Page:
Both facilities provide short and long-term care, socialization and recreational opportunities for its residents. Area churches and organizations lead bingo, help with bowling, darts, crafts, singing, and worship services.
Lifelong friends become roommates
Gertrude Jacobson and Myrtle Hagen, residents of the Good Samaritan Care Center in Paynesville, are as spry as ever. Lifelong friends, they both moved to the Good Samaritan last year, but after Gertie's roommate passed away, they were both surprised to become roommates. The arrangement couldn't have worked out better.
Gertrude, 89, was born in Lester Prairie and moved to the Manannah area with her family, the Gazins, when she was eight years old. In 1930 she married Alvin Jacobson, Myrtle's cousin, and they moved onto the Jacobson farm, where they raised two sons and one daughter. In 1982, Gertie and her husband moved to Paynesville and their nephew's son, Loren Pearson, bought their farm, where he still lives and works.
Myrtle, 93, who calls Gertrude a "kid," grew up south of Hawick with her family, the Hansons. In 1922 she married Alvin Hagen, and they moved onto his family's farm, from which, at the age of four, her husband saw the Nordland Lutheran Church burn down from a lightning strike in 1904. They also raised three children, two daughters and a son. In 1952 their son Myron took over the farm, and now, Myron's son, Blair, runs it.
Both Myrtle and Gertie are proud that their family farms qualify as century farms; Myrtle's in 1998, and Gertie's in 1999. Myrtle is looking forward to next year when she and her family will be recognized with the other century farms at the Willmar Fair.
Even though Gertie married Myrtle's cousin, the two women didn't meet each other until they went to the same birthday party. They became good friends, and for many years after that, organized many birthday and card parties, as well as enjoyed other occasions together.
Throughout the years, Myrtle and Gertrude have enjoyed many similar hobbies. Myrtle still does embroidery work on cloth, as well as for decorative edging on greeting cards. She donates a piece of her work to the Nordland Fest each year, the church where she and her late husband Alvin were baptized.
Gertrude and her late husband Olaf made many different craft items. Olaf carved various pieces of wooden doll furniture, as well as picture frames, and Gertie made beaded jewelry.
In addition to having similar interests, Myrtle and Gertie both have three children, as well as the same number of grandchildren and great-grandchildren. Gertie also has two great-great-grandchildren.
Now that Gertie and Myrtle are roommates, they help out staff members at the Good Samaritan Care Center by folding towels and sorting and folding plastic bags for the garbage cans. They also deliver the Paynesville Press to other residents each week. They are well thought of by both the staff and residents.
Three ladies exceed the century mark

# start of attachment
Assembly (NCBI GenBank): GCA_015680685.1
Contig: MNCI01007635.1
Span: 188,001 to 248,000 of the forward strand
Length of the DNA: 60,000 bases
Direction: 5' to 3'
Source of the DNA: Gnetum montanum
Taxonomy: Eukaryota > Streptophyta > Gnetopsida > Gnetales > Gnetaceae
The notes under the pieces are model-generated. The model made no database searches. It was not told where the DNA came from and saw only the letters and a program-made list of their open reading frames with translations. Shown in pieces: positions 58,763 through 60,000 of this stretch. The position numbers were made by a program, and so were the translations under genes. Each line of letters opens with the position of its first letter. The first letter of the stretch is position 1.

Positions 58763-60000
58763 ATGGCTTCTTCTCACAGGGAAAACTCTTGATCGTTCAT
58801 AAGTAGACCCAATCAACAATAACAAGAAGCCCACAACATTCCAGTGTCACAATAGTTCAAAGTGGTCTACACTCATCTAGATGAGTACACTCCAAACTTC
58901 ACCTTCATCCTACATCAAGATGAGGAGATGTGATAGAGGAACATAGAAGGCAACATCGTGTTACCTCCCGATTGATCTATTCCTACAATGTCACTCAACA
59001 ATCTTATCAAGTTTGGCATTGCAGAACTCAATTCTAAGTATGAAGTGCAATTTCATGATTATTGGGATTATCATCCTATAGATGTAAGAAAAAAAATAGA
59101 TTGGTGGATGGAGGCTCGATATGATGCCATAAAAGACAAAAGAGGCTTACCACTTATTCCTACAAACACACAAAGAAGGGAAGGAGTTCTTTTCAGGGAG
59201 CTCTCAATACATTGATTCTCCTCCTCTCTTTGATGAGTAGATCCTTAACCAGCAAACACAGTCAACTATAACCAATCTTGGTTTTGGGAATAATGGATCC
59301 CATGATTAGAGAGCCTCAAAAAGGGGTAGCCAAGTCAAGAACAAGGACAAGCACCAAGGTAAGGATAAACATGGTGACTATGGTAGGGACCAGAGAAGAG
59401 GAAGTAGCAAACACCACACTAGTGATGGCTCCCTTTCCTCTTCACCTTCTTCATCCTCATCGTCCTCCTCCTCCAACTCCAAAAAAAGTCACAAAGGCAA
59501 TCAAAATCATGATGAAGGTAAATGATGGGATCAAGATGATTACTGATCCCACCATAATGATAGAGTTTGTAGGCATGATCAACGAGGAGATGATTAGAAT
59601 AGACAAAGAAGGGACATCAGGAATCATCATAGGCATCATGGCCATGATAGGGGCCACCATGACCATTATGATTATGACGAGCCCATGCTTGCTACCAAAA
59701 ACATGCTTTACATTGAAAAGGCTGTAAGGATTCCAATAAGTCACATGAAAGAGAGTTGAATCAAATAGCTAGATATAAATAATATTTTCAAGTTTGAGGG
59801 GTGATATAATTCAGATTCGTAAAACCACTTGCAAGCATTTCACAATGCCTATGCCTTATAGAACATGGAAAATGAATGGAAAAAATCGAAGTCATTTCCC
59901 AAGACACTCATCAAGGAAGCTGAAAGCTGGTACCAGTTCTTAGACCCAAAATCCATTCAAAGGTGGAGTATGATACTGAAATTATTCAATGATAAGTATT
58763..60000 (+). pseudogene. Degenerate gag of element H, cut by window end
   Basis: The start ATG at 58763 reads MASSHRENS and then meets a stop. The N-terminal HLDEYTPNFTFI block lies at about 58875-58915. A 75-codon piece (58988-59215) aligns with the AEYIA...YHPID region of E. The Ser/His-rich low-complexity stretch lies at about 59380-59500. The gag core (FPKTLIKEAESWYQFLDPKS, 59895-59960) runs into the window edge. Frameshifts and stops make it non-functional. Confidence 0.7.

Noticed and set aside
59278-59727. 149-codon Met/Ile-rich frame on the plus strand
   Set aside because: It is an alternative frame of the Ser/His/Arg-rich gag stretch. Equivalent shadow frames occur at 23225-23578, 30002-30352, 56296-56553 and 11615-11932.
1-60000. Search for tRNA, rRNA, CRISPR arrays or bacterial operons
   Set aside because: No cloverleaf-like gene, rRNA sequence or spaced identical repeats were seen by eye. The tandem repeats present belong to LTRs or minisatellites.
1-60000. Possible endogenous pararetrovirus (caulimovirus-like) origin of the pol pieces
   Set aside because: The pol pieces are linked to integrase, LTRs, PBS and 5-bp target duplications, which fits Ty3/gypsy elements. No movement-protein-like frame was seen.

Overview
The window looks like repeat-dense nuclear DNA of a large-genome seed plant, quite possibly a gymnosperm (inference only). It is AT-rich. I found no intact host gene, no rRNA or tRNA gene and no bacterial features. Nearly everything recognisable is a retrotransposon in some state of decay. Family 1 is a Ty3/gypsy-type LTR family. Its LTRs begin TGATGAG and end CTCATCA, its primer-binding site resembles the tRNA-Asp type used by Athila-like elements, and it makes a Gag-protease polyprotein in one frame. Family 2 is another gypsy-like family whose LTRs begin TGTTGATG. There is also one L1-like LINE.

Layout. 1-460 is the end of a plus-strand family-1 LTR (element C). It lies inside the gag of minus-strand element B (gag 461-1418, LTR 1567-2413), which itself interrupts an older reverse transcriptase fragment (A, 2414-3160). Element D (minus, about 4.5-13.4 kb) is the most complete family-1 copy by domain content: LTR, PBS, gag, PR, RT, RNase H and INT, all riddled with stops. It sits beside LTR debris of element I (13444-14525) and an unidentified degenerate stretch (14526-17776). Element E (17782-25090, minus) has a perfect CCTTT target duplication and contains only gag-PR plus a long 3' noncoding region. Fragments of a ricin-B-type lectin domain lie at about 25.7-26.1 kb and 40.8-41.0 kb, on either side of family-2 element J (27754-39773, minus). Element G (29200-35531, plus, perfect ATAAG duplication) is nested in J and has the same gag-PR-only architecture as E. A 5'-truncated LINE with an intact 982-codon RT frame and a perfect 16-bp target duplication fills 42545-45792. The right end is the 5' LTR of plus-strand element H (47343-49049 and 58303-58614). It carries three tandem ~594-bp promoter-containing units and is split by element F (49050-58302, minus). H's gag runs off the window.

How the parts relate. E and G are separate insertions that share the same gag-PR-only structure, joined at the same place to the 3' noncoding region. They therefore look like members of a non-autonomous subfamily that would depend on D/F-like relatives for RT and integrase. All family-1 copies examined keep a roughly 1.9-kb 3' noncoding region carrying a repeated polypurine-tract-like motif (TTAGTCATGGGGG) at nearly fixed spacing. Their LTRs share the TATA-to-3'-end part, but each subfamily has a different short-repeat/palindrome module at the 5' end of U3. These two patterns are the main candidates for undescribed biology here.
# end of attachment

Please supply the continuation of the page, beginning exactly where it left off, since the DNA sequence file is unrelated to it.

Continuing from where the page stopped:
The Koronis Manor has three residents who have exceeded the century mark: Elizabeth Hartmann an Edith Robbins are both 103 years old and Christine Fischbach is 102.
Fischbach is among the newest residents at the Koronis Manor. She moved in from her home on April 7 of this year. Fischbach said the family had a birthday party planned for her 102nd birthday on Jan. 15, but the weather didnít cooperate.
Fischbach grew up on a farm near Richmond and as a child moved to Paynesville area. As a young girl, she hired out for housekeeping and babysitting.
She and her husband were married in Richmond and they had eight children. ďWe farmed 265 acres,Ē she recalls. ďWe had lots of chickens and I sold the eggs all over the area,Ē she added.
Fischbach remembers attending card parties and big weddings as a young married woman. She said the dance floors were outside the barns and they had big celebrations.
Edith Robbins lived four miles northwest of Eden Valley on a farm until her marriage to Joe. The couple lived on three acres at Paynesville. Joe worked at the North American Creamery. Robbins raised a big garden of corn, pumpkins, squash, and potatoes in addition to pigs.
ďI enjoyed doing everything,Ē she said. ďI liked working and going to dances. My brother, Jay, was a square dance caller and he would sing at the parties, as well.Ē Robbins said her brother had a great big barn with a waxed hayloft floor for dances.
Robbins recalls as a young girl, her brother, Carl Hurd, would get to go out and play, but her mother made her stay in the house and play with her dolls.When she was with her father, he let her do almost anything from working in the field to helping with farm chores. ďEverything seemed to come natural to me. I could do almost everything from driving a plow with two horses to three or four horses. We had good horses they never stepped on anything,Ē she recalled.
The first car she can recall the family owning was an Essex. ďI didnít get to drive a car until after I was married,Ē she said.
Robbins says she doesnít like being 103 years old. ďI sounds terrible to be so old.Ē
Elizabeth Hartmann at 103 lives in her own little world. When people come to visit her, she sits in her wheelchair and smiles at the world around her.
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